The government can look at increasing the threshold of loan under Credit Guarantee Fund Trust for micro and small enterprises to provide liquidity lines to small retailersC
Image: Anushree Fadnavis / Reuters
ovid-19 has nudged thousands of MSMEs (micro, small and medium enterprises) to the edge of closure. Grappling with lockdowns, restrictions, liquidity crunch, and business continuity due to tepid demand, the sector has been severely stressed. As uncertainty looms with the emergence of more transmissible variants like Omicron, small businesses can only keep their hopes afloat for the situation to stay well under control. With narrowing revenue streams, it shall be a long road for recovery for the financially stressed sector.
According to MSME ministry data released in May 2021, there are around 63 million MSMEs in India that contribute approximately 29 percent of the country’s GDP. This unorganised segment consists of over 13 million HoReCa (hotels, restaurants and catering) businesses and around 12 million kirana stores. Such is the contribution of the sector that provides a solution to regional imbalance, income inequality and offers huge employment opportunities to over 110 million people. (As per the data published by the Centre for Monitoring Indian Economy, the unemployment rate was at 7 percent in November ’21.) The MSME sector is one of the largest avenues for economic development; nurturing this massive entrepreneurial ecosystem is crucial for the country to achieve its mission of becoming a $5 trillion economy by 2025.
Reeling under mini lockdowns and allied restrictions during the second resurgence of the pandemic, many small businesses across India have been decimated. Several small retailers, especially in the non-food (non-essential) segment selling apparel, footwear, utensils, hardware, etc. were reporting zero sales, and have been forced to shut shop. Apart from this, the sector has long been grappling with regulatory and compliance requirements, licencing mechanisms, complexities of taxation and issues of working capital to ensure adequate liquidity.
The government has periodically been announcing supportive measures for ease of doing business and to provide MSMEs with a liquidity lifeline. One such measure has been the collateral-free automatic loan of Rs 3 lakh crore under ECLGS (Emergency Credit Line Guarantee Scheme) announced last year that came as a tremendous relief for beleaguered businesses. However, these businesses need way more financial cushioning and direct tax relief. To provide more liquidity lines to small retailers and MSMEs, the government can look at increasing the threshold of the loan under Credit Guarantee Fund Trust for Micro and Small enterprises from Rs 2 crore to Rs 5 crore.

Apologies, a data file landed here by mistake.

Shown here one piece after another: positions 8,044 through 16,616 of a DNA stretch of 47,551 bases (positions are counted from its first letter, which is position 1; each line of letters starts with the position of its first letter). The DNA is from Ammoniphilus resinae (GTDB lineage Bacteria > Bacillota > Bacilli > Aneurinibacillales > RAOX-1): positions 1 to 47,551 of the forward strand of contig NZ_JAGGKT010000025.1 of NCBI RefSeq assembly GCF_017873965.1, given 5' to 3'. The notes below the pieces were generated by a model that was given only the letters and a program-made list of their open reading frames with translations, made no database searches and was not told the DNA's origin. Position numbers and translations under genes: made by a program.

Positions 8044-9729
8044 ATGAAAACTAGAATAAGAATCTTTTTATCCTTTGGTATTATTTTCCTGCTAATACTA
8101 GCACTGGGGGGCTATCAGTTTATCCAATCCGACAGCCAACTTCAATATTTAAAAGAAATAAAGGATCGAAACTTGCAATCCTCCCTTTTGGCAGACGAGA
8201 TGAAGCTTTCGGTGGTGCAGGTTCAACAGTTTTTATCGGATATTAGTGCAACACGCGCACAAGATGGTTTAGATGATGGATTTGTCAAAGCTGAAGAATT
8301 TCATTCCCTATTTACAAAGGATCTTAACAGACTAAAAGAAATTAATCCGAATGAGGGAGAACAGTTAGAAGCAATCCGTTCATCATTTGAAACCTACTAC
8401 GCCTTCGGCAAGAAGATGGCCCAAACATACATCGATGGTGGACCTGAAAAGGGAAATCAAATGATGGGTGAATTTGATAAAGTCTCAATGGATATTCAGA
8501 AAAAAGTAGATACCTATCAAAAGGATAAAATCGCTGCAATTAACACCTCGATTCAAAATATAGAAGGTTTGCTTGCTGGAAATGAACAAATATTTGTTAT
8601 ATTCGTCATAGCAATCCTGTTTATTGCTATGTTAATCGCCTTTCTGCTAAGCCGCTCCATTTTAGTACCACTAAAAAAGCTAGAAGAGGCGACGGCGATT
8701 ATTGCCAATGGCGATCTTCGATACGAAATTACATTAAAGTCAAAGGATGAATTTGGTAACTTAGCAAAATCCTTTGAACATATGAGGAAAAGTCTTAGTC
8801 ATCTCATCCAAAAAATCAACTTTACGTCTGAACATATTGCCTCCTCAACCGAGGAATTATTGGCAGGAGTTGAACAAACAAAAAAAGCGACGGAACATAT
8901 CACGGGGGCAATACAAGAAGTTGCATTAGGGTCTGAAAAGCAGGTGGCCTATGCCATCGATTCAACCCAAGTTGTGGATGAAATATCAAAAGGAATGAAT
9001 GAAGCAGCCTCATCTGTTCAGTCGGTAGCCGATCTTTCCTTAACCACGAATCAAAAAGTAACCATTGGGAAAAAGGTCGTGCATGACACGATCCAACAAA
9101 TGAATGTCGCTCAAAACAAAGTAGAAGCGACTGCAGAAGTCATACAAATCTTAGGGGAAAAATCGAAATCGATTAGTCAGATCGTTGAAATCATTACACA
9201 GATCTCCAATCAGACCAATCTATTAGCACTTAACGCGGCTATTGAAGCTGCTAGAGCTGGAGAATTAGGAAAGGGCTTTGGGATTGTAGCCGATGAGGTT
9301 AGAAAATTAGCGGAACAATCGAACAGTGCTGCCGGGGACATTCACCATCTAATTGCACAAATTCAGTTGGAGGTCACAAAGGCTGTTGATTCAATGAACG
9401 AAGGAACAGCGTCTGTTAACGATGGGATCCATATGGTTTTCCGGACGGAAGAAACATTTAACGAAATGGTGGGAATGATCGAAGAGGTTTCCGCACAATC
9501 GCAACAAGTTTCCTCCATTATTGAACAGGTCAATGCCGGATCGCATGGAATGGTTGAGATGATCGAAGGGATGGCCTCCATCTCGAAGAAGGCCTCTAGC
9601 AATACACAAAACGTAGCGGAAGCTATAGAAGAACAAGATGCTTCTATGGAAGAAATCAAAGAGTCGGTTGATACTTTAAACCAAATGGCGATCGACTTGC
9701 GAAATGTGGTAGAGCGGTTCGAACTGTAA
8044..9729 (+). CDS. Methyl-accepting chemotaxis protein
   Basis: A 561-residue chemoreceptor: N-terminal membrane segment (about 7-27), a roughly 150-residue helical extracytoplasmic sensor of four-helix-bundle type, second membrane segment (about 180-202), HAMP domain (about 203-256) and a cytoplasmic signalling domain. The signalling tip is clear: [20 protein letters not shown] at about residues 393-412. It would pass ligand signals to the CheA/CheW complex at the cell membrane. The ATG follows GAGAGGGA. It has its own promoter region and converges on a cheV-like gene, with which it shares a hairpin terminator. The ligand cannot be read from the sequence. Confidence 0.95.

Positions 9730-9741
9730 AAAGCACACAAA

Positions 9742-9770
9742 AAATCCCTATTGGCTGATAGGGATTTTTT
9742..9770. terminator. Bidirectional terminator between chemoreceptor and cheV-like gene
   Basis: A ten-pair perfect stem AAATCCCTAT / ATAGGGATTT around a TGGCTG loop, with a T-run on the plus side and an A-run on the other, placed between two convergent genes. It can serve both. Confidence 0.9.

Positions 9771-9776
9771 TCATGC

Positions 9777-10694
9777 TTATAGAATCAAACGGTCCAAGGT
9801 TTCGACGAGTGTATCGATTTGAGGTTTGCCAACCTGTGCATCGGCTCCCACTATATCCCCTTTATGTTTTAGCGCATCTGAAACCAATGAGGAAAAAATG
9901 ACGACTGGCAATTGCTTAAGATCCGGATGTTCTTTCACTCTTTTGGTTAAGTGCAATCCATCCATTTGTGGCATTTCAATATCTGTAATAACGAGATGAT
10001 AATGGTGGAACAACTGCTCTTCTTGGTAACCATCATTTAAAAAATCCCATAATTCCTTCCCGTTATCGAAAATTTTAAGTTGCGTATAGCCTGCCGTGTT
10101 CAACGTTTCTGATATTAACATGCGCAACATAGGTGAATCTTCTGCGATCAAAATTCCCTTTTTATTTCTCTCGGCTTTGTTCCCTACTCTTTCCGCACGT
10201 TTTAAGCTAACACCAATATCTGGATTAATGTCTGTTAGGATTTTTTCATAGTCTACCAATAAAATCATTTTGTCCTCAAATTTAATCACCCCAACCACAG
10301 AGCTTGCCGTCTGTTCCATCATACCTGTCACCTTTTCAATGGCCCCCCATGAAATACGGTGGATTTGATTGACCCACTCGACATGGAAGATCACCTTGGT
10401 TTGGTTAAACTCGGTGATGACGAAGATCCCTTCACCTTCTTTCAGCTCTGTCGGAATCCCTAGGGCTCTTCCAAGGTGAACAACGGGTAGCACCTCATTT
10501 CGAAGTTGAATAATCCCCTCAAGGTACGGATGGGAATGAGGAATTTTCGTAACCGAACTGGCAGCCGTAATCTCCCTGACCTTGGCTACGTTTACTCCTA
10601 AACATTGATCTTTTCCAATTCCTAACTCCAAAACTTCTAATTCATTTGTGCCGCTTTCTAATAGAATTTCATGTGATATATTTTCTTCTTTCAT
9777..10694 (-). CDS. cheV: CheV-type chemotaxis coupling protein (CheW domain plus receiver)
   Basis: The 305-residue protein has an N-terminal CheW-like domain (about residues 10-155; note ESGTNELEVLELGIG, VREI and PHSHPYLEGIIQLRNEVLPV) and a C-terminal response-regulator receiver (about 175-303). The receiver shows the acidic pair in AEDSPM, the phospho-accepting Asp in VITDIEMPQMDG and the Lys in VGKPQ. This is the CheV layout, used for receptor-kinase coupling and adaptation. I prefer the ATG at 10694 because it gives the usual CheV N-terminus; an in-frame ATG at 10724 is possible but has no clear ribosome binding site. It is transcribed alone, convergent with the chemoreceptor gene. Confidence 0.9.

While the central government has allowed GST exemption for enterprises with an annual turnover of up to Rs 40 lakh, it is imperative to relook and reduce the tax slabs under the current GST regime to ease their financial burden. Currently, the GST composition mechanism permits taxpayers with less than Rs 1.5 crore turnover to pay a fixed GST rate on their turnover. Considering the impetus on indigenously-manufactured goods, the true worth of these MSMEs is all the more apparent.
From a long-term perspective, the government must initiate policy regulations that eliminate regulatory hurdles and introduce bolder and well-directed structural reforms to mitigate the economic hardships of the sector. Reforms apart, MSMEs will benefit tremendously from technology and digitally-driven services that advance the creation of a relatively level-playing field. For most businesses, big or small, digitalisation is crucial.
Small enterprises are more receptive to technology and going digital since Covid-19 has triggered a paradigm shift in consumer preferences and behaviour. The government should look at incentivising digital adoption within the sector, and policy reforms should specifically focus on facilitating the process of MSMEs’ digitalisation.
But digitalisation requires significant investment; lack of working capital remains one of the main barriers to the sector’s growth. According to a 2019 International Finance Corporation-Intellecap report, the MSME segment’s credit gap is estimated at Rs 16.66 lakh crore since the sector mainly depends on banks and NBFCs (non-banking finance companies) for its debt financing. The bigger task is bringing micro units under the ambit of formal credit.
The government should look at incentivising digital adoption within the MSME sector, with policy reforms specifically focusing on it
Image: Adnan Abidi / Reuters
In this context, like Government of India’s microcredit scheme PM SVANidhi (PM Street Vendor’s Atmanirbhar Nidhi) for providing credit to small entrepreneurs such as hawkers and street vendors, GoI should also look at providing hassle-free, easy access to MUDRA (Micro Units Development and Refinance Agency) loans by making the application and approval processes more seamless.
As the pivotal pillar of India’s resilient economy, small businesses and MSMEs require prioritisation for their ability to foster demand, generate employment opportunities and promote innovation to support inclusive growth. Bottomline: The role of MSMEs is instrumental in making the ‘Atmanirbhar Bharat’ mission a success.
The writer is MD and CEO–METRO Cash & Carry India and Chairperson, Retail & Internal Trade Committee, FICCI